- A ban on alcohol in Osh, Kyrgyzstan's second city, was lifted on April 17, two days after coming into force, due to pressure from local businesses, Kloop.kg reported. On April 15 police chief Malik Nurdinov accused drunken people of violating curfew and fighting with police. He said the decision to ban alcohol sales was made after an appeal from local citizens. Bishkek is considering similar measures, the newswire reported on April 16.
- It is illegal to gather in groups of more than three people in the capital, Bishkek. People are allowed out of their homes to shop for food so long as the store is within 1.5 kilometers. Pets may be taken no further than 100 meters of their owners’ home.
- A group of Kyrgyz migrants in Turkey released a video message to President Sooronbai Jeenbekov on April 11 requesting help returning home. The group said more than 350 Kyrgyz citizens in Turkey had lost their jobs and are stuck there without money for food or housing. On April 17, 212 Kyrgyz citizens returned from Istanbul, the government said.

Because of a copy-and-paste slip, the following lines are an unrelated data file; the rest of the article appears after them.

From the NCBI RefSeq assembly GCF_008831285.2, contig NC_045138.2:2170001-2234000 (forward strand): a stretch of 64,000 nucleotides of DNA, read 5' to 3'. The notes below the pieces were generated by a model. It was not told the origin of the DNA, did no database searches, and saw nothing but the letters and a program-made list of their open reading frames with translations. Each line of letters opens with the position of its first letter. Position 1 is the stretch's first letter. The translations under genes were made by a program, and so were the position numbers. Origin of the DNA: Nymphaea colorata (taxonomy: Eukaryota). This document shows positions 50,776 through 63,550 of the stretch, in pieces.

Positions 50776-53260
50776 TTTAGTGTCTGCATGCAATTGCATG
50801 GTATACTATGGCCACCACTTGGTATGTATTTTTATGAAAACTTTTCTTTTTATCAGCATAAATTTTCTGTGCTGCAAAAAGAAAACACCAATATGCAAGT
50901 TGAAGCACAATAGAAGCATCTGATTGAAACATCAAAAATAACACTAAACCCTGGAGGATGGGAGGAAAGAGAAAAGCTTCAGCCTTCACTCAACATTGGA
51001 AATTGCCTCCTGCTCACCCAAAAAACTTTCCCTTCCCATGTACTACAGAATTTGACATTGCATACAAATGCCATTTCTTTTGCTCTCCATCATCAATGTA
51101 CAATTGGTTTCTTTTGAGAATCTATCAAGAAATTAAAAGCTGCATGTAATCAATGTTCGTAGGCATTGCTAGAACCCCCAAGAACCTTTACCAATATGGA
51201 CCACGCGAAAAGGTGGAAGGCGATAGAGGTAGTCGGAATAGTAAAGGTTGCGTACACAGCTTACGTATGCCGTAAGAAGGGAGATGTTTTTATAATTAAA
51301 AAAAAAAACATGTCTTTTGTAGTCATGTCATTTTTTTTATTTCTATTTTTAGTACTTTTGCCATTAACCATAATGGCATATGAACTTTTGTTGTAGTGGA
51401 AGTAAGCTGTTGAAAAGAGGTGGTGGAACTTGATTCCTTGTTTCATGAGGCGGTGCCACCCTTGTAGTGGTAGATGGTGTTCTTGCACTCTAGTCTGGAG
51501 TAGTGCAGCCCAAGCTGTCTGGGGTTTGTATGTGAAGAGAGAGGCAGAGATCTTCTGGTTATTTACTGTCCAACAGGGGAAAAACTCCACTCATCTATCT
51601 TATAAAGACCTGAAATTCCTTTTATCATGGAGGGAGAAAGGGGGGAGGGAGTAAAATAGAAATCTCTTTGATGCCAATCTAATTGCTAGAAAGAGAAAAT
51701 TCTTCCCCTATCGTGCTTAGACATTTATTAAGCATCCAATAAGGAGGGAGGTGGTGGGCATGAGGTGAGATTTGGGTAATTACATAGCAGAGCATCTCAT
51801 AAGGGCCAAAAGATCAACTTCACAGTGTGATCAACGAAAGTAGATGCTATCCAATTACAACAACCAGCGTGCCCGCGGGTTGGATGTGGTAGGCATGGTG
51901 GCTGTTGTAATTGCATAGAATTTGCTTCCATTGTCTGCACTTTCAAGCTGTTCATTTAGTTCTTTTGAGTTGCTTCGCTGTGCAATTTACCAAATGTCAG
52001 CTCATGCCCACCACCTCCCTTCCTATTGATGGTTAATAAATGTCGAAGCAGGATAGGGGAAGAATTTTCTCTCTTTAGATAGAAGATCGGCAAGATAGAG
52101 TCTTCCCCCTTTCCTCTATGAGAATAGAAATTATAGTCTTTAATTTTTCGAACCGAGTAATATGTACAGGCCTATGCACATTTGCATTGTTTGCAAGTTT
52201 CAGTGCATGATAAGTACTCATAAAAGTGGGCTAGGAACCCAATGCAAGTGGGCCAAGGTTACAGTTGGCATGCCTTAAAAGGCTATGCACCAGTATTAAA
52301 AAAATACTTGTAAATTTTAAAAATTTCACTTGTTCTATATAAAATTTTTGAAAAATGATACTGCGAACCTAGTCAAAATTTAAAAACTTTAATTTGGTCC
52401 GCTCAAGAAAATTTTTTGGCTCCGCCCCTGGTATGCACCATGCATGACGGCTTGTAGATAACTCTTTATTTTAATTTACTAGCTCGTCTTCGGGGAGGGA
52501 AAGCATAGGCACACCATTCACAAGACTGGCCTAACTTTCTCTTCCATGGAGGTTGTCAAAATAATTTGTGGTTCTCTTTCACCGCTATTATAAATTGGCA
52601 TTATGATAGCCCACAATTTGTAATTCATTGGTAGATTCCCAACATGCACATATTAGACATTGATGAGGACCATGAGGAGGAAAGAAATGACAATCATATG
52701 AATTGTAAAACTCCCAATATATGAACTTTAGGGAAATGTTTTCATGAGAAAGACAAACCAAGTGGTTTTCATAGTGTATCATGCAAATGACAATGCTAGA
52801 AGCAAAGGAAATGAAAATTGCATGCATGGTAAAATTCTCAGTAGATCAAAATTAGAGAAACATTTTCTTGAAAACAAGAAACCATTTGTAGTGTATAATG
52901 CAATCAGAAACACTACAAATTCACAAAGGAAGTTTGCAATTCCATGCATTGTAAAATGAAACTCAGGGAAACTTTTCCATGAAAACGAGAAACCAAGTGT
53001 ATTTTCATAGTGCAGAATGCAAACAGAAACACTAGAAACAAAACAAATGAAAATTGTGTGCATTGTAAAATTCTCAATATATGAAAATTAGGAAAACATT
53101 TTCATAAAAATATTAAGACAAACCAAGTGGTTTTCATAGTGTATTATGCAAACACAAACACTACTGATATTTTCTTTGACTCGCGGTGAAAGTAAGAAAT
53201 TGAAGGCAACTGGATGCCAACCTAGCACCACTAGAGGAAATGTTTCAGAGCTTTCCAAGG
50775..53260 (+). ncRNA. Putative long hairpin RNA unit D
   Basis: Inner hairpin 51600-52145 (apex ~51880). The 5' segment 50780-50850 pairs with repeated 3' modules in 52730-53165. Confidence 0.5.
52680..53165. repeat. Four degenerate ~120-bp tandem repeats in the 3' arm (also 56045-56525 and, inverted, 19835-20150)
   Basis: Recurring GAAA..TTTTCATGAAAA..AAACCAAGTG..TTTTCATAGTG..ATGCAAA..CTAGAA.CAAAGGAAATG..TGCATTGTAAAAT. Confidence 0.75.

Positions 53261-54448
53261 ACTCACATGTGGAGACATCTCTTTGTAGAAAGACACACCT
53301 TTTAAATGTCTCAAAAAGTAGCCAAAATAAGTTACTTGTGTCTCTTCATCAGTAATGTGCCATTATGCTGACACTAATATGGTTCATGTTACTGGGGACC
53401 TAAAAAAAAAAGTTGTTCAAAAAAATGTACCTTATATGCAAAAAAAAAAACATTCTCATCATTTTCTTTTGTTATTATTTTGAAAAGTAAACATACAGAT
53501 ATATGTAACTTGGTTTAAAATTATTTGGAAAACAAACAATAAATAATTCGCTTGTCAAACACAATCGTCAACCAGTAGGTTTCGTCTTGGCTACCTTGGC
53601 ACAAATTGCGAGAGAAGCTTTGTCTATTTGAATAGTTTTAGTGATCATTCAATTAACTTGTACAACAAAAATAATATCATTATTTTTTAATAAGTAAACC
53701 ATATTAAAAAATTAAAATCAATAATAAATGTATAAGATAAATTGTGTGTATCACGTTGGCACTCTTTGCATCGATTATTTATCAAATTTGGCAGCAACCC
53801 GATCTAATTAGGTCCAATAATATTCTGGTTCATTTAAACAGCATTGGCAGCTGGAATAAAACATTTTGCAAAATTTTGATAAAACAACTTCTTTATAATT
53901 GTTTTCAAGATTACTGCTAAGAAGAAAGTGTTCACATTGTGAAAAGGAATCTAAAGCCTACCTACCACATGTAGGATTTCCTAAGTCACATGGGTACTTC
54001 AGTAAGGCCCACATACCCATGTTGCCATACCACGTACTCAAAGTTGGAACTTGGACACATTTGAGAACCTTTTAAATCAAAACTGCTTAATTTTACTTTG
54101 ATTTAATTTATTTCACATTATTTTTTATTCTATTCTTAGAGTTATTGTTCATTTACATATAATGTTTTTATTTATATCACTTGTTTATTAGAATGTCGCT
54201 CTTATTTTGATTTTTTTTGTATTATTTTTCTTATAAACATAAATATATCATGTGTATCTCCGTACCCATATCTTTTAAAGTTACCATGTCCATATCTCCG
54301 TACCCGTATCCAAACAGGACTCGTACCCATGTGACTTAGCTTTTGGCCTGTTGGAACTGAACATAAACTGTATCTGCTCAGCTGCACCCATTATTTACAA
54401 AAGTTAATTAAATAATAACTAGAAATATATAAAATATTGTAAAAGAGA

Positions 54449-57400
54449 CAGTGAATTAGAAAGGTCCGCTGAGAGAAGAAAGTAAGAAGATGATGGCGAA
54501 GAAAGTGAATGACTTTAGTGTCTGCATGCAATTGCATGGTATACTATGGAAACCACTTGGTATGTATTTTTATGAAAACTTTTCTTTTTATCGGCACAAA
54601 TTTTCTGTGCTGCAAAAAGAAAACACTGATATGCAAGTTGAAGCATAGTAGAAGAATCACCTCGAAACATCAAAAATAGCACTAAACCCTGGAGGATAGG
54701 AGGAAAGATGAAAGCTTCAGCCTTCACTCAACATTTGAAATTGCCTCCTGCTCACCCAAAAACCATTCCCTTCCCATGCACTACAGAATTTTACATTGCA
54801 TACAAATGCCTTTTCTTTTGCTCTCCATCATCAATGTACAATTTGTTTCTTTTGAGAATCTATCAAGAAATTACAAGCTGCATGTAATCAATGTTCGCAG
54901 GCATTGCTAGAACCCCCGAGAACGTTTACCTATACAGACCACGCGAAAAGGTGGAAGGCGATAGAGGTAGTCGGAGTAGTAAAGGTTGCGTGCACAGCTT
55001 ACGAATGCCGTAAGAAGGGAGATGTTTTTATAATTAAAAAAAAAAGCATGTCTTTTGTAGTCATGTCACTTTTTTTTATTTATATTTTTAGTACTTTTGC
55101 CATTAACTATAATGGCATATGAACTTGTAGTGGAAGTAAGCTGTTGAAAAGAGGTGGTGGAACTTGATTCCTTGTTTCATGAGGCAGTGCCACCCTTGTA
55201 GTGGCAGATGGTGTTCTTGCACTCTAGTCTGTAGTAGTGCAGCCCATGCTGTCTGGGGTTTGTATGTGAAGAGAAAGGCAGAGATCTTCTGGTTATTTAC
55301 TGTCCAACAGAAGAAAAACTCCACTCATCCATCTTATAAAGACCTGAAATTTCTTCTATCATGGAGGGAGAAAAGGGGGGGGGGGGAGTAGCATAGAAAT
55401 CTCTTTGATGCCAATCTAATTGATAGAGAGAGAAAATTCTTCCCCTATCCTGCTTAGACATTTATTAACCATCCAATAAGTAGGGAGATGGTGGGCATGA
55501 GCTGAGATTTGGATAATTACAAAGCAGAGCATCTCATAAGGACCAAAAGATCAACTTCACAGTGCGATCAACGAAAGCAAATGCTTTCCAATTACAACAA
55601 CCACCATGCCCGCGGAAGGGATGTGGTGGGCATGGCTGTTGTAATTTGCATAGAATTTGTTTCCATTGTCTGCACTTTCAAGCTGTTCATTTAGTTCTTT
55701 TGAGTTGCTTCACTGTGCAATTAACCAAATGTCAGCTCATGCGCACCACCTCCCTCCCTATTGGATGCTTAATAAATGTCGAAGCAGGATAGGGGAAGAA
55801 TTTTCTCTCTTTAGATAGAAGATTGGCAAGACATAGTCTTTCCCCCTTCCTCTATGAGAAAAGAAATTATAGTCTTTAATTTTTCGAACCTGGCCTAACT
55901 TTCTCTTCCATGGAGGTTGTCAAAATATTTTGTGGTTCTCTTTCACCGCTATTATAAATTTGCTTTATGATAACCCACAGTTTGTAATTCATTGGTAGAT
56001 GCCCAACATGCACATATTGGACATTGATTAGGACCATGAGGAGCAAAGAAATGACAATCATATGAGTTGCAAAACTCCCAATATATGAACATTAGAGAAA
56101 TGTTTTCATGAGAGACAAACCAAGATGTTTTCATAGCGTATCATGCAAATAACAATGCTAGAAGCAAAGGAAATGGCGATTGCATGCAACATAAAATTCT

- Kyrgyzstan's chief Muslim cleric called on believers April 16 not to observe public worship or iftar meals during Ramadan, which starts next week.
- Deputy Health Minister Nurbolot Usenbaev said on April 14 that half of Kyrgyzstan’s ventilators are not working (365 of 649 work).
- At least five people have died waiting for kidney dialysis during the state of emergency, as hospitals are crowded and patients have lost the means to drive to their care facilities, the head of the Dialysis Patient Association, Venera Tashmanbetova, told 24.kg on April 15.
- The Health Ministry expects infections to peak between April 20 and 24.